Family dynamics and the role of a caregiver are deeply intertwined aspects of life that I'd like to share from my personal journal.
A Visit to Dad's Doctor
During a phone call with my husband, my mother-in-law inquired if I had been in touch with his dad's doctor. Technically, I hadn't; my conversation was with the Nurse Practitioner during our visit a couple of weeks ago.
My husband replied that I hadn't. He was under the impression that I had only spoken to the Nurse Practitioner during the last visit. Why was she asking now?
Well, the doctor's office staff had called last week, informing them of FIL's upcoming appointment with the doctor on the following Monday. My mother-in-law was curious about this unexpected development.
My clever husband responded, "Well, I guess maybe they noticed something during his last visit that raised concerns, prompting them to schedule another checkup." It was as if I had coached him myself; his response was perfect.
Sometimes, you must take an indirect route, and it can feel like you're going behind someone's back. But there are moments when you simply have to grit your teeth and do what's necessary. Despite knowing this, it remained challenging for my husband.
Recognizing that a parent requires a neurological assessment is one thing, admitting it is another, and taking action requires courage. It means confronting your own fears about mortality, for your parents and for yourself.
On November 15, 2012, while Doug took his dad for a haircut, I had a chance to speak with my mother-in-law. I told her about the letter and my yearning to have FIL assessed over the past year. She was somewhat surprised but ultimately grateful that I had taken this initiative, as it had become evident to her that something was amiss. She entrusted all their medical care to me.
The Doctor's Appointment
Today, my father-in-law's doctor recommended that he visit a neurologist for a mental assessment regarding dementia.
This resilient, quiet, and kind-hearted man has been my father-in-law for over 40 years. It's heart-wrenching to witness his obvious decline, struggling to comprehend simple things and remember conversations from just moments ago.
However, the situation is even harder on my husband. This is his father, his rock, who has always been there, steadfast and strong. Now, he is bewildered, uncertain, and scared. On some level, my husband knows that his father is losing a part of himself to some form of dementia, and it terrifies him. It's agonizing to witness.
Sometimes, I contemplate the years ahead, dealing with in-laws growing frail and increasingly dependent, along with the growing burden of caregiving and the constant driving.
I think, "Hey, I've already done my share! I took care of my mother for all those years, and my dad before that, even my uncles. I've earned the right to step back now!" But then, I recognize the immense trust my husband's parents have placed in me to do what's best for them. I see how much it pains my husband to witness their growing need for assistance. And I know that I will do everything in my power to help.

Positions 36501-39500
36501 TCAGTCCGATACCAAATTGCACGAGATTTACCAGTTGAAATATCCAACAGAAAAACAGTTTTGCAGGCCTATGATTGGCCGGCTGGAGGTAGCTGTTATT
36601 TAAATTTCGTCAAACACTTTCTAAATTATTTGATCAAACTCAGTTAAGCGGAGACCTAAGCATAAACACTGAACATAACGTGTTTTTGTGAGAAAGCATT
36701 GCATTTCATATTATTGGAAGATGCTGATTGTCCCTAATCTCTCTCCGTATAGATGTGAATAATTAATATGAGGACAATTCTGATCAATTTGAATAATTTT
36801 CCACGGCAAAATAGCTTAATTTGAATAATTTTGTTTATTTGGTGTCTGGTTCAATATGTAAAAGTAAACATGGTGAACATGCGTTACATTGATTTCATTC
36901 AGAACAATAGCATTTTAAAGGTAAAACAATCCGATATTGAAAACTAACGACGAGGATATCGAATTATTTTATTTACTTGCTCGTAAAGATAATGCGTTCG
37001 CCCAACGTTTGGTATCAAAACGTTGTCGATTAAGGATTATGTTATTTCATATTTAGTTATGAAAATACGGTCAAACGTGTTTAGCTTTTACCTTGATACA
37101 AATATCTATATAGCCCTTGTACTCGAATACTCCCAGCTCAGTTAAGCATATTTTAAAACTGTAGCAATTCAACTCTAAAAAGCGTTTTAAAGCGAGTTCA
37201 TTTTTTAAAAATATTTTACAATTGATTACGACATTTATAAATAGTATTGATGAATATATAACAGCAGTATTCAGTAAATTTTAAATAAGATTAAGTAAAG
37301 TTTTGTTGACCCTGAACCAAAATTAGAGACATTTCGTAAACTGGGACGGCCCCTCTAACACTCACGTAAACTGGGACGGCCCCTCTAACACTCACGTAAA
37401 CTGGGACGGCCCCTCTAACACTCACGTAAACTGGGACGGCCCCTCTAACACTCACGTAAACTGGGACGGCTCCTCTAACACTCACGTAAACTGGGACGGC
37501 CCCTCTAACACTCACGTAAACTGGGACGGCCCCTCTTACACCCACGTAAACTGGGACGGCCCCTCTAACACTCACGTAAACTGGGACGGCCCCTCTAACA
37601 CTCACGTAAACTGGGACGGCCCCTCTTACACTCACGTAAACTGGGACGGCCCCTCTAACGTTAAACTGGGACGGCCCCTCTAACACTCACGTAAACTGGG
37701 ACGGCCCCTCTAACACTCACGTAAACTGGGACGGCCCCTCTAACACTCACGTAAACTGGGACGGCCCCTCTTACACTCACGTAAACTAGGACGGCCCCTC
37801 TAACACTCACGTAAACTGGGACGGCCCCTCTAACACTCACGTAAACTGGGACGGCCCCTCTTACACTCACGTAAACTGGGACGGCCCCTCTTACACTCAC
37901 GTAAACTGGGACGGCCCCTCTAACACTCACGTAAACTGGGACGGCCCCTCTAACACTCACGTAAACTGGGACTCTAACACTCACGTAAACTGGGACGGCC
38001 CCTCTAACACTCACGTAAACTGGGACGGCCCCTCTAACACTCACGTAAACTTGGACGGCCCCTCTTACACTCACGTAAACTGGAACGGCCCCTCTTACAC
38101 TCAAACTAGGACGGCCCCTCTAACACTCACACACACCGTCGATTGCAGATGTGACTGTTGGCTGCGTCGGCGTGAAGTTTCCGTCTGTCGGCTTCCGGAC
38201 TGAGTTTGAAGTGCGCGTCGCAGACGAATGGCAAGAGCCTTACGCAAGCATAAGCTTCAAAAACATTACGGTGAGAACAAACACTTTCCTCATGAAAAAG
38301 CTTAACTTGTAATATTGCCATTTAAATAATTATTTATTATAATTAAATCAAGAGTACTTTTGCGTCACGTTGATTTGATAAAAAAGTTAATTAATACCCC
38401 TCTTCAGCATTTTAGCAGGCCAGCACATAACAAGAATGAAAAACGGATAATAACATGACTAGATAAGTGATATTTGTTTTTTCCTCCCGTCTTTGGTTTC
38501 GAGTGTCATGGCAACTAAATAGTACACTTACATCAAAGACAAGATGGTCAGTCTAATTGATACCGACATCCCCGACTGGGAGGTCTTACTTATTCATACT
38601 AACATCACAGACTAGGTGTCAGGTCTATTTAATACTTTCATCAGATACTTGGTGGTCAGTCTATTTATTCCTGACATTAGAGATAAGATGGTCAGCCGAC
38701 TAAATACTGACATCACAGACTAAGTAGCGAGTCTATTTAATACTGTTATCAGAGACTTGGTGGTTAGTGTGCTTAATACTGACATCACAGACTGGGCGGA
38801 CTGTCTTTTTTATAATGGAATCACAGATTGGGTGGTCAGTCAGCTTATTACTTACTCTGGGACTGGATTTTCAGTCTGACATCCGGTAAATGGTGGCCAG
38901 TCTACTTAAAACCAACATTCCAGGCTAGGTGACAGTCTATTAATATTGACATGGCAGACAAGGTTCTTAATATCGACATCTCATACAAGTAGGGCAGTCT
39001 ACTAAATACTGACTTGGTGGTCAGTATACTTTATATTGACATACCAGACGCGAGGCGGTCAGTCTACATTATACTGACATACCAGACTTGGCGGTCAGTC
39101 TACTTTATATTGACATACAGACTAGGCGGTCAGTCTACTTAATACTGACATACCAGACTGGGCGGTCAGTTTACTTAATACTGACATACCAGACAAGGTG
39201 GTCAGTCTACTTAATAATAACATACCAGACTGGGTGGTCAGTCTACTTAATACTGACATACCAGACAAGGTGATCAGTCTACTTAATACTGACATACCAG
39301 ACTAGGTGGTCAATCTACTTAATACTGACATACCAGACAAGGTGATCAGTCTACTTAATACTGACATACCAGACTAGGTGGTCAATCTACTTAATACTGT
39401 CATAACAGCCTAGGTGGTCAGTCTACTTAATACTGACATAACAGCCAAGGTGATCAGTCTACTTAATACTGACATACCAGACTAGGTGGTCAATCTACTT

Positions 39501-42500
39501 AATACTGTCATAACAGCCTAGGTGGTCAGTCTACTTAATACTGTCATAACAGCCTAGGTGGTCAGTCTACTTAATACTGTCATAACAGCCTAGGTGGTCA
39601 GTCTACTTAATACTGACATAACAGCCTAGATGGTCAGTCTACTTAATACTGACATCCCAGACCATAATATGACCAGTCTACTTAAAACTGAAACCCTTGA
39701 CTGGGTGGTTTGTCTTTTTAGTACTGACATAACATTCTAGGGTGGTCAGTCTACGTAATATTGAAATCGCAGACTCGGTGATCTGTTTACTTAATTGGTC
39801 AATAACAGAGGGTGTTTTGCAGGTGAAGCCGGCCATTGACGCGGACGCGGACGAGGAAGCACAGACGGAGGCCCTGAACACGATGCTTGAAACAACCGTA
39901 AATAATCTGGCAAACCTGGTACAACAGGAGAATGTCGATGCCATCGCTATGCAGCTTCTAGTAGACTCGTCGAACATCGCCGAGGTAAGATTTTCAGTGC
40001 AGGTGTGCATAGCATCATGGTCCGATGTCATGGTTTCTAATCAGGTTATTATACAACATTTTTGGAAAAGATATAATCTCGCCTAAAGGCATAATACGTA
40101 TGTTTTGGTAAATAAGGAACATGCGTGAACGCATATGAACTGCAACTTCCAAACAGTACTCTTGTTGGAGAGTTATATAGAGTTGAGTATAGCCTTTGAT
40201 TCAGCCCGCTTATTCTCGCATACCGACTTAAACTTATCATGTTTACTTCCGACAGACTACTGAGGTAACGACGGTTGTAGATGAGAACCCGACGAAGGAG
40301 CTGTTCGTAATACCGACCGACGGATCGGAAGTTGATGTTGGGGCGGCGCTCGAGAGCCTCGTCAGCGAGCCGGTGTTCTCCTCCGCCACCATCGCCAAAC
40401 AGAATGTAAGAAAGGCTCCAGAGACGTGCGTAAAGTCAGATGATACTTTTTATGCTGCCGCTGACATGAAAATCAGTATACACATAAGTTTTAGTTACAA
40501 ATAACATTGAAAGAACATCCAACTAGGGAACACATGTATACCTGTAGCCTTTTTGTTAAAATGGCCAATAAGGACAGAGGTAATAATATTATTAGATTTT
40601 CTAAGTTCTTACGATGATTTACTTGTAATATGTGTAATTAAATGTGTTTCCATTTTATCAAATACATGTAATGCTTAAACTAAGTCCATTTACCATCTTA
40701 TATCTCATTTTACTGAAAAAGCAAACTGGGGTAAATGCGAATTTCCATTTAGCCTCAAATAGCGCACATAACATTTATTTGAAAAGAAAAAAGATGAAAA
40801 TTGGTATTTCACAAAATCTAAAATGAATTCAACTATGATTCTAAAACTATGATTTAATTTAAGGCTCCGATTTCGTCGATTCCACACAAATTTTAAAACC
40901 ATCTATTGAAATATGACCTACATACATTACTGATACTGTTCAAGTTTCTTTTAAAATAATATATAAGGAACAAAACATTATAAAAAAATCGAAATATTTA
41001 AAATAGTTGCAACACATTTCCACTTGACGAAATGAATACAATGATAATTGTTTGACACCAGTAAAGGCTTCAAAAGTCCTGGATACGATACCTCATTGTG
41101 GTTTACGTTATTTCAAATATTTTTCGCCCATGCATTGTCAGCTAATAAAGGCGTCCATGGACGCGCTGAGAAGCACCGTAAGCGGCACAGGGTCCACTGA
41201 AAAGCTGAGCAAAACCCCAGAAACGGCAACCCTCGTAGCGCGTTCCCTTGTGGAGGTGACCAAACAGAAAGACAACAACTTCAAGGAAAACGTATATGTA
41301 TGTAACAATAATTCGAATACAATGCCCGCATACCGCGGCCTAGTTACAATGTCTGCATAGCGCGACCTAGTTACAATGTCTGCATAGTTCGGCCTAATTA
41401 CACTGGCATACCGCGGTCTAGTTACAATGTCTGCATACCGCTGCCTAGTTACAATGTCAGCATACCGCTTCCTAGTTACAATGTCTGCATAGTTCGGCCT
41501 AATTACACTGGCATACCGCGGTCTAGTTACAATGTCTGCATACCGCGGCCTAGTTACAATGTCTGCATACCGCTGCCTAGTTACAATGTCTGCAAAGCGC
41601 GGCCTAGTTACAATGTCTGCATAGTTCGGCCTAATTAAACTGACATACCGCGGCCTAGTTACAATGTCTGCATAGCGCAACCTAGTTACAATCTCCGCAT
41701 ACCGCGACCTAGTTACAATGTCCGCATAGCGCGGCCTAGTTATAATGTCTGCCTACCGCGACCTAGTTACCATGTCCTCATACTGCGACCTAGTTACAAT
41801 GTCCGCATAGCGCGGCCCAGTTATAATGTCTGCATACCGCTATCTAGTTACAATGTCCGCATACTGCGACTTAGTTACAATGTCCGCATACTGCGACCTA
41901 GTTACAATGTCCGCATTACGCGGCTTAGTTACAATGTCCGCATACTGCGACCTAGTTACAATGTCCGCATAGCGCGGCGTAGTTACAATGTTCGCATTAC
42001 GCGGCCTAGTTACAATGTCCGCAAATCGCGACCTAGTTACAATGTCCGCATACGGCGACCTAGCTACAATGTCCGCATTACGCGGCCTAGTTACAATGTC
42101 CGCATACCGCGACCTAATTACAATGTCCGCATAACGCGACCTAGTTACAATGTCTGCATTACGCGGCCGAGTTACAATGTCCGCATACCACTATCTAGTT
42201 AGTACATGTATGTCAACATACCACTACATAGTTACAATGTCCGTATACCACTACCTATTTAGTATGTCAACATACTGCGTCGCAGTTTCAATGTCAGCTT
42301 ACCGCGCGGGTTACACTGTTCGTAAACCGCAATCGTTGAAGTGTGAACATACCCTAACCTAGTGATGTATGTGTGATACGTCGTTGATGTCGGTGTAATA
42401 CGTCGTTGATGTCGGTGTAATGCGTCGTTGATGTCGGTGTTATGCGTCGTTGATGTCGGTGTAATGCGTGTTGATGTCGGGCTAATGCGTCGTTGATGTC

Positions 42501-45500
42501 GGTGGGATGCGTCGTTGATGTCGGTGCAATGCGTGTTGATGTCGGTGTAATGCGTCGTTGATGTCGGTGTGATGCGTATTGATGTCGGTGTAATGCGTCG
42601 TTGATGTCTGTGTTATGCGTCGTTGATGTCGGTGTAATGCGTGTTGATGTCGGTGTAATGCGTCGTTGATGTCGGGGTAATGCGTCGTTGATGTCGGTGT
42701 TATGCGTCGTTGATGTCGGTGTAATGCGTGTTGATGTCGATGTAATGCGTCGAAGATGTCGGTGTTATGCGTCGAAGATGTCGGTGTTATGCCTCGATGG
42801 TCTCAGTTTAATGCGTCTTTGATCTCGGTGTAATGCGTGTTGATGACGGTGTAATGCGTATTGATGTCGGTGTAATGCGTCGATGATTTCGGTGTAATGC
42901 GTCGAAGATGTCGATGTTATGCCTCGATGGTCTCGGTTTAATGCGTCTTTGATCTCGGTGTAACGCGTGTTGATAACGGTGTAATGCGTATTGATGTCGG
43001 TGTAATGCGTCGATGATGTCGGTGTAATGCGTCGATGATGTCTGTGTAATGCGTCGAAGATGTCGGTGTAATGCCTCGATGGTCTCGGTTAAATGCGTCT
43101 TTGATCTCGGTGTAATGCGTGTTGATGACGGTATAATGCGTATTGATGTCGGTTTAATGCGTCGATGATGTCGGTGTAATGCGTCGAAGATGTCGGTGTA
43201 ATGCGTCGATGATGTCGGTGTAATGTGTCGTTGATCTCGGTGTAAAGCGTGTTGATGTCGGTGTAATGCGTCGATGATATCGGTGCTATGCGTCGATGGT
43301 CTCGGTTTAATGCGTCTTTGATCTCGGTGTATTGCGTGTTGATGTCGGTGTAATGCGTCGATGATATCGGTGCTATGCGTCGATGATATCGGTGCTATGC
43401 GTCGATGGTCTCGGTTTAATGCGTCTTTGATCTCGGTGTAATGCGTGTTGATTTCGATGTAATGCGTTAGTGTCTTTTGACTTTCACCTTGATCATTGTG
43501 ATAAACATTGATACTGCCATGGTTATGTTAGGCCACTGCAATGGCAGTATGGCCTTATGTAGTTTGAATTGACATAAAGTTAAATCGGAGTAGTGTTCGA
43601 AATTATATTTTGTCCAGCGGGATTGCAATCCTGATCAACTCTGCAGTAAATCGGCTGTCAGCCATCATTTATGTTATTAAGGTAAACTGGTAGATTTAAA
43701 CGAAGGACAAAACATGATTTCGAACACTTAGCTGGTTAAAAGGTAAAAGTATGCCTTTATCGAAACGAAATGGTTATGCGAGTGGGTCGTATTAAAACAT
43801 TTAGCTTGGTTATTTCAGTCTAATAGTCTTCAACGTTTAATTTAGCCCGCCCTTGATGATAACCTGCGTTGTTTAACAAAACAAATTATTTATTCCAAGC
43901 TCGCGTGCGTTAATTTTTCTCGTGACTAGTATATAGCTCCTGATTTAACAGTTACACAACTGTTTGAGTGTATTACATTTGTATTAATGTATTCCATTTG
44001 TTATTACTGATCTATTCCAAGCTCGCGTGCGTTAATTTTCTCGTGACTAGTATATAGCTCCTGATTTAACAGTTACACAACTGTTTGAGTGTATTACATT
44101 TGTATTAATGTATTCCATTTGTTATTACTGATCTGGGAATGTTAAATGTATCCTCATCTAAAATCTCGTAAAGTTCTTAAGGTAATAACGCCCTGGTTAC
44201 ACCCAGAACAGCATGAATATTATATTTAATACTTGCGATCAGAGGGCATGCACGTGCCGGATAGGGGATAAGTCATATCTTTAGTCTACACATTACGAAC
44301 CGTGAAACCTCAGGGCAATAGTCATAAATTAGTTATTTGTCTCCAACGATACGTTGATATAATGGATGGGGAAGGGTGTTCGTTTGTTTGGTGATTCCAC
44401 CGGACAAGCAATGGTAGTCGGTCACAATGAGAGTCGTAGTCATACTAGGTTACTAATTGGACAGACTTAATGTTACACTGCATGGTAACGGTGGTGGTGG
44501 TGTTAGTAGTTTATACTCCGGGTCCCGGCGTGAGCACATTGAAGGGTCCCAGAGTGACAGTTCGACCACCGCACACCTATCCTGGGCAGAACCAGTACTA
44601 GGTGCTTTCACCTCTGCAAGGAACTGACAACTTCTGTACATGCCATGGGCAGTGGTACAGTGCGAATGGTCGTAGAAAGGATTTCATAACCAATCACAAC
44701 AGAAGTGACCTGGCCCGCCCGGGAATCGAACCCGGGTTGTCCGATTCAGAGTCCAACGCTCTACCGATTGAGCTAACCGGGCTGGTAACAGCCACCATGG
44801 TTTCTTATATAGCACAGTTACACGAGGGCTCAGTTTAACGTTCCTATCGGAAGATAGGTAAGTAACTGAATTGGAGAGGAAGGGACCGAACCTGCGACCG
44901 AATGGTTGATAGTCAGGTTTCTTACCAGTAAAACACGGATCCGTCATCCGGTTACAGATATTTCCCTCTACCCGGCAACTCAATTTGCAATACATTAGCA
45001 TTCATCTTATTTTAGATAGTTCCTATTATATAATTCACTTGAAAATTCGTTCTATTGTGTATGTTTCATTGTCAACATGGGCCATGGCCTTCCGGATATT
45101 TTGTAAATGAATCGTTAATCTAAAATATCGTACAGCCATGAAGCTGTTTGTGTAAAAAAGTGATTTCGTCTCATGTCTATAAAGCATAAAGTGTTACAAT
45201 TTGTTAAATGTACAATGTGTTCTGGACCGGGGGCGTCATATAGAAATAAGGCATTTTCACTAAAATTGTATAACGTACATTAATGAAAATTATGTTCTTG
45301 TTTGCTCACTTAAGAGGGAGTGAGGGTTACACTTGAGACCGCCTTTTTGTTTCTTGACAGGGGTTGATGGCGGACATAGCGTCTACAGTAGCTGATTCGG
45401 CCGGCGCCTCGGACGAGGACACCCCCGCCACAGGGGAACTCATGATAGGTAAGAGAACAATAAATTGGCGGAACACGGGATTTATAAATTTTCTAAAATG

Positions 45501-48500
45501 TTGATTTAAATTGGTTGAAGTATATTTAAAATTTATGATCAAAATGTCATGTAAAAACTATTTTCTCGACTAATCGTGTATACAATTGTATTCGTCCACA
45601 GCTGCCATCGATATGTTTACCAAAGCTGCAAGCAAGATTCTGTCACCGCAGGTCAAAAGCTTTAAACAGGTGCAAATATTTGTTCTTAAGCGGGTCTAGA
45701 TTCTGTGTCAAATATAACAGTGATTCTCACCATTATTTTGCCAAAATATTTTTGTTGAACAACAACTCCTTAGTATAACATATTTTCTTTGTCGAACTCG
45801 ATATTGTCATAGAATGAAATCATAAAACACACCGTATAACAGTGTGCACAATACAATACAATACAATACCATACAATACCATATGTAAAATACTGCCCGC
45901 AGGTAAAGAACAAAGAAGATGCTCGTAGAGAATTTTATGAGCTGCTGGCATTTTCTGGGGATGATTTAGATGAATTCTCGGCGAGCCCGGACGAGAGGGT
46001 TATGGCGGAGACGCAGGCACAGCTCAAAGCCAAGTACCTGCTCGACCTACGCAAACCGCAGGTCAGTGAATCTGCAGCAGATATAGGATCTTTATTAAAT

Yesterday, I took FIL to his primary care doctor due to ongoing weight loss and reduced appetite. He frequently complains of stomach pain and has become unsteady on his feet. My husband decided to accompany us since he had never met Dr. L and wanted to do so.
A side note: While the nurse conducted the usual procedures, including vital sign checks, medication reviews, and medical history, I had the opportunity to double-check the medication list with both the nurse and FIL. This was something I hadn't done in a while, and it's crucial to keep it current.
I'm glad my husband met his dad's doctor and likes Dr. L. However, I've suggested to him that he not accompany us in the future when I take his dad to the doctor. His father instinctively puts on a brave face, especially in front of his wife and son. He tries to protect them, avoiding displaying any weakness in their presence. MIL and my husband eventually agreed with me on this matter.
For me, once we're in the doctor's office, FIL regards me not just as a family member but also as another nurse, sitting in the corner, taking notes. He doesn't feel the need to maintain a brave front with me, and he doesn't try.
It's a peculiar feeling—honored by the trust and confidence he shows me, humbled by it. Knowing that someone trusts you so implicitly that they can be their true selves, without any pretenses or bravado, is an incredible gift. At times, it's challenging to live up to, but I always strive to do so.
I love to bake, and FIL still has a sweet tooth. So, I bake treats for him. Yesterday, it was sour-cream coffee cake, generously loaded with pecan filling and topping. While the cake was baking, I searched my closet for an old cane.
This cane has been around since the '70s when the bottom of my blind grandmother's elegant but slender black walnut cane broke. My dad bought her a sturdier, thicker cane with a rubber tip, which she disliked. Later, my dad used that cane during his battle with cancer. My mother used it as she grew older and didn't want to use a walker.
Now, I have it again, for FIL to use. I anticipated some resistance, but he was actually pleased to have it and used it throughout the day. Between the cane and the pecan-filled coffee cake, he was in relatively good spirits, despite the medical appointment.
And that made it a good day.
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